Your (Almost) Daily Playlist: 4-20-24

If you’re looking for a smooth soundtrack to unwind with, Luther Vandross has you covered. His smooth vocals and captivating stage presence made him a beloved and influential figure in R&B and soul music.

Early in his career, Vandross honed his skills not just as a singer, but as a songwriter and producer. He penned the uplifting “Everybody Rejoice/A Brand New Day” for the Broadway musical The Wiz, showcasing his talent for crafting memorable melodies. This period also saw him become a sought-after background vocalist, lending his voice to the recordings of icons like David Bowie, Stevie Wonder, Donna Summer, Todd Rundgren, Diana Ross, Ben E. King, Sister Sledge, Roberta Flack, Chaka Khan, Judy Collins, the J. Geils Band, Irene Cara, and Bette Midler. Not only did Vandross sing on Bowie’s “Fascination,” but they wrote the song together. This experience further solidified Vandross’ own artistic vision, which he would soon unleash on the world.

Before embarking on his solo journey, Vandross dipped his toes into the world of lead vocals. He fronted the disco group Change, belting out their hit “The Glow of Love.” He also sang lead for Bionic Boogie on their track “Hot Butterfly,” and even fronted a short-lived band simply called Luther.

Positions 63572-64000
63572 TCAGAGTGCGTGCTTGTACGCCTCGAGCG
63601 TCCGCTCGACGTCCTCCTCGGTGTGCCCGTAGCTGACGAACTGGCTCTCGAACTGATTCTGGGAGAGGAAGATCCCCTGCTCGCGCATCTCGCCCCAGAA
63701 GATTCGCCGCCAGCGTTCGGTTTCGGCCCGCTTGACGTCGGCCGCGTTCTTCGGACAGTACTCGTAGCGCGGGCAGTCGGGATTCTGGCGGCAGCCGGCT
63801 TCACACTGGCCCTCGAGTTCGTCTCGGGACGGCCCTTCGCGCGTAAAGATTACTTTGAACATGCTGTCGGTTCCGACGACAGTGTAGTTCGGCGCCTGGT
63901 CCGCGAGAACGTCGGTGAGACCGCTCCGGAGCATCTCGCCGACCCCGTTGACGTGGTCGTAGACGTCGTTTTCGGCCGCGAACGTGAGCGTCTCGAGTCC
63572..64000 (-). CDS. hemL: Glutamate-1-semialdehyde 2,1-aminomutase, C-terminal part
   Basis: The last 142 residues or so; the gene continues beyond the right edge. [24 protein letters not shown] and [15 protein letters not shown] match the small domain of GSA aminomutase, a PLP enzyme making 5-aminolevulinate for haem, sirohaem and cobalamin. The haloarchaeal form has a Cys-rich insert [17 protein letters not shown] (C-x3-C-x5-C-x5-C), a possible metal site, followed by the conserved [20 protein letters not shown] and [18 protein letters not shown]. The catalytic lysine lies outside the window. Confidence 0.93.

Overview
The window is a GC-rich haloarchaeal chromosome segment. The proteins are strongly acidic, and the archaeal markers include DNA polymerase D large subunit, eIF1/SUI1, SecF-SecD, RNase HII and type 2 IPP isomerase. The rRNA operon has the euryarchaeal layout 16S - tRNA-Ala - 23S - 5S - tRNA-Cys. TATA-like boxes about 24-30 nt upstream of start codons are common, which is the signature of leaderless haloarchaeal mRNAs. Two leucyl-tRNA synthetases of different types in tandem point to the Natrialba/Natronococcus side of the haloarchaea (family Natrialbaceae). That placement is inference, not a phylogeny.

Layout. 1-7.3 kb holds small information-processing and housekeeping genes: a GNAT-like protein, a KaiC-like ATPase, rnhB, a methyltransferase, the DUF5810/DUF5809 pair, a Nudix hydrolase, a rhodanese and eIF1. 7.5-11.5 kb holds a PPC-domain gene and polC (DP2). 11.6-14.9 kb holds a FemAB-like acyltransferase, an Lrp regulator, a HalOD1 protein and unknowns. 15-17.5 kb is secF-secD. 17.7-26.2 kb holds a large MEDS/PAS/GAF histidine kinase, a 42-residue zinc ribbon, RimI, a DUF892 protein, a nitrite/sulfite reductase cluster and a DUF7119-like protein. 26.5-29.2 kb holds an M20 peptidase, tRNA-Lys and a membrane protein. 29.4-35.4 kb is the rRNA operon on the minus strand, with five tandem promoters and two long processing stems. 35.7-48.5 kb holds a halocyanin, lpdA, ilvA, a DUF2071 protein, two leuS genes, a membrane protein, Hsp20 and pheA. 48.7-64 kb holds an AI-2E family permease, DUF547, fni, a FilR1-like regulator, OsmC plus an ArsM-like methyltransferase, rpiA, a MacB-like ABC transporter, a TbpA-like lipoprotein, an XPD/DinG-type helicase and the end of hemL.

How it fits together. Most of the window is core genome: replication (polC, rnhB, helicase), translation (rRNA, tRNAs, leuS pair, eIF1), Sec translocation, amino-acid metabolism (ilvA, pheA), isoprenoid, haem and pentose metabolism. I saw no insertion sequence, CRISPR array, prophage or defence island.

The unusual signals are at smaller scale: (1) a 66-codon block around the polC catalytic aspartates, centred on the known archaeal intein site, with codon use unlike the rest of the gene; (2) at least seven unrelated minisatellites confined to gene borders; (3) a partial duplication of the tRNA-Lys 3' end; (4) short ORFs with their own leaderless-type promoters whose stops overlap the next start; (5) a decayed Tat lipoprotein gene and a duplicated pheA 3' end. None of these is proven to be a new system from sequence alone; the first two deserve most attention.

Quincy Jones’ “Takin’ It To the Streets,” featuring Vandross as a lead vocalist alongside Gwen Guthrie, demonstrated his ability to shine even before his solo breakout. Later in his career, Vandross would seamlessly slip back into the role of collaborator, creating magic on duets with artists like Janet Jackson (“The Best Things in Life Are Free”) and Dionne Warwick (“How Many Times Can We Say Goodbye”).

The 1980s marked Vandross’ rise to stardom as a solo artist. Tracks like “Never Too Much” and “Here and Now” became instant classics, showcasing his ability to blend vulnerability with pure soulful power.

Throughout his career, Vandross racked up accolades. He’s a Grammy Award winner with eight statues to his name, and countless other awards solidify his place as a musical giant. But beyond the trophies, his true impact lies in the way his music continues to connect with listeners. Whether it’s a slow dance ballad or a roof-raising anthem, Vandross’ music offers a timeless blend of emotion and artistry. So next time you hear that velvety voice, take a moment to appreciate the work of a true musical great, who not only delivered unforgettable solo performances but also left his mark through songwriting, production, and collaborations across genres. Today’s playlist isn’t just a collection of Luther Vandross’ greatest hits – it’s a mix of some of those tracks alongside other gems that reveal the breadth of Vandross’ musical contributions. Prepare to be surprised at where he turns up. For example, those unforgettable “ba ba”s that open Stevie Wonder’s “Part-Time Lover?” That’s Luther!